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By: Alan http://sharonastyk.com/2007/07/31/52-weeks-down-week-14-halve-it/#comment-1988 Alan Wed, 01 Aug 2007 05:11:00 +0000 http://sharonastyk.com/2007/07/31/52-weeks-down-week-14-halve-it/#comment-1988 There's a corollary to using only half as much of stuff. Thirty-five years ago, when I was operating the first recycling program in Austin, Texas, we had a piece of advice for people. If everything that is now used only once (water bottles, mayonnaise jars, plastic bags, beer bottles...) were used just *one* more time, the amount of resources (materials and energy) used for those purposes would be reduced by 50% (*cut*in*half*!!). And every subsequent re-use would lower the amount of resources used even further.<br/><br/>This is part of why refillable beer, soda, and milk bottles were (and are) so superior in terms of energy and material use to single-use ("throwaway") containers.<br/><br/>Ideally, pretty much everything that must be sold in containers would be sold in refillable containers carrying a substantial deposit (at least equal to their replacement cost).<br/><br/>Everyone would buy their "canned" green beans and tomato sauce in pint and quart Mason jars, their mustard in half-pint jars, their party dip in the flat, wide-mouth canning jars, and so on. All food processors would use the same standardized jars (only two lid sizes with the same threads), so collecting them from the stores or collection centers where they are returned for their deposits and re-distributing them would be simple.<br/><br/>The costs of shipping the glass jars and bottles around is substantial, owing to their weight, so there would be a strong incentive to keep food processing local or, at worst, regional. Back when soft drinks were only sold in refillable glass bottles, soda was produced and distributed pretty much on a county level. And before that, hundreds, perhaps thousands, of small breweries produced and distributed beer on a local or regional scale. And most used one of only a very few standardized bottles.<br/><br/>Much beer was sold across the counter in pails that customers brought in and carried home to have with their meals. A local microbrew pub chain here in Portland, has from its beginnings over 20 years ago, sold their fresh beer in refillable jars. They sell the jars (half-gallon Ball Mason jars) at their pubs or folks bring their own. There’s a corollary to using only half as much of stuff. Thirty-five years ago, when I was operating the first recycling program in Austin, Texas, we had a piece of advice for people. If everything that is now used only once (water bottles, mayonnaise jars, plastic bags, beer bottles…) were used just *one* more time, the amount of resources (materials and energy) used for those purposes would be reduced by 50% (*cut*in*half*!!). And every subsequent re-use would lower the amount of resources used even further.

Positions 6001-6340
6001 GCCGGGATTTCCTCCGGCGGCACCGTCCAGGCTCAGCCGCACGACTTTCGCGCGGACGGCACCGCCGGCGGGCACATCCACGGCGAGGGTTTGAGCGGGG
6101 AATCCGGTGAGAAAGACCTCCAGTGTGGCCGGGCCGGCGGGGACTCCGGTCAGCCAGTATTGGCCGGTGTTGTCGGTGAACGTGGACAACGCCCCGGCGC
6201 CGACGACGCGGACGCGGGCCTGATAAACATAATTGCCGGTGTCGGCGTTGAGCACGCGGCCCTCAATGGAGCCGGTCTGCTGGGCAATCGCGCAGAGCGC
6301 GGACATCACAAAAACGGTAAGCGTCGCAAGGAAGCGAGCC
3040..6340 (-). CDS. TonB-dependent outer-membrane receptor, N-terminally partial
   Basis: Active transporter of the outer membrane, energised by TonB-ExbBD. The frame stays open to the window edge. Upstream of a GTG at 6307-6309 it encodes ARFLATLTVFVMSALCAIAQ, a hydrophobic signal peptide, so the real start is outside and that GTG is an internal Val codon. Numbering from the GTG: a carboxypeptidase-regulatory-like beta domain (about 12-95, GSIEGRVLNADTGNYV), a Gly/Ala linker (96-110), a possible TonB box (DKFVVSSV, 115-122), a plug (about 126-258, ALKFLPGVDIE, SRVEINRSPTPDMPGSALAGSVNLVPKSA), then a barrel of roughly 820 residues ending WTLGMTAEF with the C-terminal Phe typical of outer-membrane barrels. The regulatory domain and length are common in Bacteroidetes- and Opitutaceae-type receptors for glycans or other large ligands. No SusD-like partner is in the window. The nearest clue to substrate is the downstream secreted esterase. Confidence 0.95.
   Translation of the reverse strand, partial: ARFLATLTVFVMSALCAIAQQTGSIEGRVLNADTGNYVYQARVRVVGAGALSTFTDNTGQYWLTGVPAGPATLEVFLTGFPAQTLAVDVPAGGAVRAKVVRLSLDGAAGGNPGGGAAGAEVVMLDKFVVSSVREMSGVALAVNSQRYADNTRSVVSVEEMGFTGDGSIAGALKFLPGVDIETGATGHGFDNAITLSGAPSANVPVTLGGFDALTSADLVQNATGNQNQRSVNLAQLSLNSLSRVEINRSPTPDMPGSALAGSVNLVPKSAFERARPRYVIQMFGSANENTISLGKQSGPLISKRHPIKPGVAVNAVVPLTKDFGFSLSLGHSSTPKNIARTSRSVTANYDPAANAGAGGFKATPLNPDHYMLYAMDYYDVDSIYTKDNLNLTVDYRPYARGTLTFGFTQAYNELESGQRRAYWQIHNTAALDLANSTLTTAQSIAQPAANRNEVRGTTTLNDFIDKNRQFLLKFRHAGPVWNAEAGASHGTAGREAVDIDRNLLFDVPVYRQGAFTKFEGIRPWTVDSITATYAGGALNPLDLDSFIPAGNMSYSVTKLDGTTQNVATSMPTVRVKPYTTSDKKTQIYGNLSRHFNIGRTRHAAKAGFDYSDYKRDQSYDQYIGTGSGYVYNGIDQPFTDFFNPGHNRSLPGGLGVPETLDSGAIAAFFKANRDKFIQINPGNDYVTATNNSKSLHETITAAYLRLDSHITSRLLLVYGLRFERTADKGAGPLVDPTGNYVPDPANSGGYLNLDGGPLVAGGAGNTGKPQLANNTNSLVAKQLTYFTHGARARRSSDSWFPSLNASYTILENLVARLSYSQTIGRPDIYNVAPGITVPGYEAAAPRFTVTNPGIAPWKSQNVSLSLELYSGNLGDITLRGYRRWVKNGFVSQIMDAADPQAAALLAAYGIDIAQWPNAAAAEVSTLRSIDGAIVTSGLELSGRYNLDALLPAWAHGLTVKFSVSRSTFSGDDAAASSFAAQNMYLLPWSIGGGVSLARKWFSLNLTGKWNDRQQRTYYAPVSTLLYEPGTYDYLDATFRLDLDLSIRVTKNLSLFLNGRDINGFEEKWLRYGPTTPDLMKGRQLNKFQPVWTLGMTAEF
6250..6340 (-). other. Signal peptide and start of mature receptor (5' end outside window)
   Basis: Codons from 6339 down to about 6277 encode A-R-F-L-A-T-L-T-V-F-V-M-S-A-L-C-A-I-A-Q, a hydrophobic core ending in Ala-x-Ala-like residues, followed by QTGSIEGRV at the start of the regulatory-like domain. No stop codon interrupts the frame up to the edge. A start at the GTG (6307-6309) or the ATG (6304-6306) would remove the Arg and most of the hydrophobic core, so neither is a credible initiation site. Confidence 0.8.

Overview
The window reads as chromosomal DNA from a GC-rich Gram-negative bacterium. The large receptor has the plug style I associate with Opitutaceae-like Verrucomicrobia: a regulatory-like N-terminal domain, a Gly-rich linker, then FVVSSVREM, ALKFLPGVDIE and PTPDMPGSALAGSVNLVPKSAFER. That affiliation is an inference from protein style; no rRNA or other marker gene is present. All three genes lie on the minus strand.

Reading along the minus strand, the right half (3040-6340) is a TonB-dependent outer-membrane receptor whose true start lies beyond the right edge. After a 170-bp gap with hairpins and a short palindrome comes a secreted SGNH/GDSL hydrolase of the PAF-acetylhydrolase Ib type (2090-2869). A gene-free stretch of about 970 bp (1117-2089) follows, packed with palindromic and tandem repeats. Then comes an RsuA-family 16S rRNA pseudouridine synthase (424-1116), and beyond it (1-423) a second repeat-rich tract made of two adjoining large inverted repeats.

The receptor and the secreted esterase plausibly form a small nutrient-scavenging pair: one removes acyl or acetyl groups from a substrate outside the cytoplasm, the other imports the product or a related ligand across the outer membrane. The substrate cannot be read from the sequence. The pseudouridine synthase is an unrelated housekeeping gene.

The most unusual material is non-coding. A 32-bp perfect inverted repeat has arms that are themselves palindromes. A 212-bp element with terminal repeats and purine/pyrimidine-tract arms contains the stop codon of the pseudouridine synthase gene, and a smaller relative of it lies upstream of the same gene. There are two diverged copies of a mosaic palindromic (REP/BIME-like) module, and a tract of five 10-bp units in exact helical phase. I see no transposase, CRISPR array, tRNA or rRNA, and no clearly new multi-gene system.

This is part of why refillable beer, soda, and milk bottles were (and are) so superior in terms of energy and material use to single-use (”throwaway”) containers.